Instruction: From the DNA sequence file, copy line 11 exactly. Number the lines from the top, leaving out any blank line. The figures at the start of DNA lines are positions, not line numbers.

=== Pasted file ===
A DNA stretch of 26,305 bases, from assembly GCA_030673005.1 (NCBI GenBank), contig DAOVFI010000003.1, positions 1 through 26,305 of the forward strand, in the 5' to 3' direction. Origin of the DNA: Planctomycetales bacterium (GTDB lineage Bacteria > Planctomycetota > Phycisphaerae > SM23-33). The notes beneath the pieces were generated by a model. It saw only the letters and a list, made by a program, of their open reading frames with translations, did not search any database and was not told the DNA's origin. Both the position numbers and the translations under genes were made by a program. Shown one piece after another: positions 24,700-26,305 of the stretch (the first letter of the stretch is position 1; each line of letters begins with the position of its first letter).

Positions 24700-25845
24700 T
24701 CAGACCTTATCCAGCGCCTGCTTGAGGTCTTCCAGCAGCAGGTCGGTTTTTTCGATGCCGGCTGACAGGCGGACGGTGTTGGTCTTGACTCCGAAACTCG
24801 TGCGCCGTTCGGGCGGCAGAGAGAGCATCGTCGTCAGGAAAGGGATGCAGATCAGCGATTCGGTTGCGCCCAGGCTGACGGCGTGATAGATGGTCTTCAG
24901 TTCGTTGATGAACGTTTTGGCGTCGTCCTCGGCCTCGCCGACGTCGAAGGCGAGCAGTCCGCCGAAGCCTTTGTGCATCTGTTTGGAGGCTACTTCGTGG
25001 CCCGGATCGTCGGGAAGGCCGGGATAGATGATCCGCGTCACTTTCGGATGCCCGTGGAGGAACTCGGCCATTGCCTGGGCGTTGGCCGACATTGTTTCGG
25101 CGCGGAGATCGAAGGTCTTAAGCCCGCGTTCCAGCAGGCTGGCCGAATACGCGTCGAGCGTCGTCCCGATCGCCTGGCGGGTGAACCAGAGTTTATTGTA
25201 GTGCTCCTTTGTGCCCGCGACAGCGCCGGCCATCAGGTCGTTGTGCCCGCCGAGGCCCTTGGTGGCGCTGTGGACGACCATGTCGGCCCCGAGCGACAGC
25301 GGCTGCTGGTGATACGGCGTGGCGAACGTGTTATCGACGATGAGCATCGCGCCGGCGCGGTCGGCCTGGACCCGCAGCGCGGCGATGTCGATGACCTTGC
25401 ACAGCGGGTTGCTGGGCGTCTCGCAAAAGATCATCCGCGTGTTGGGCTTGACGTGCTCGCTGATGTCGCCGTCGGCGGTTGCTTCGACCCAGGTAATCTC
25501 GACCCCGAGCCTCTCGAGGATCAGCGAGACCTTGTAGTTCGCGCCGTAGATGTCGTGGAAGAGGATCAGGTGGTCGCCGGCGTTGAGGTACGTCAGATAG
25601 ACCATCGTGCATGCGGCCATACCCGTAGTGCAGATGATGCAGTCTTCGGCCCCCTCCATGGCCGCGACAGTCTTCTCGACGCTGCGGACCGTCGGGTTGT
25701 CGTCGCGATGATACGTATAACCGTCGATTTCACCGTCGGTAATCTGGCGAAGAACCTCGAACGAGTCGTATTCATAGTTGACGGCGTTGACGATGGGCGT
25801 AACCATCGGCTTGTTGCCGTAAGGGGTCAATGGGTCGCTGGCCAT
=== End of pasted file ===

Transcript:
25401 ACAGCGGGTTGCTGGGCGTCTCGCAAAAGATCATCCGCGTGTTGGGCTTGACGTGCTCGCTGATGTCGCCGTCGGCGGTTGCTTCGACCCAGGTAATCTC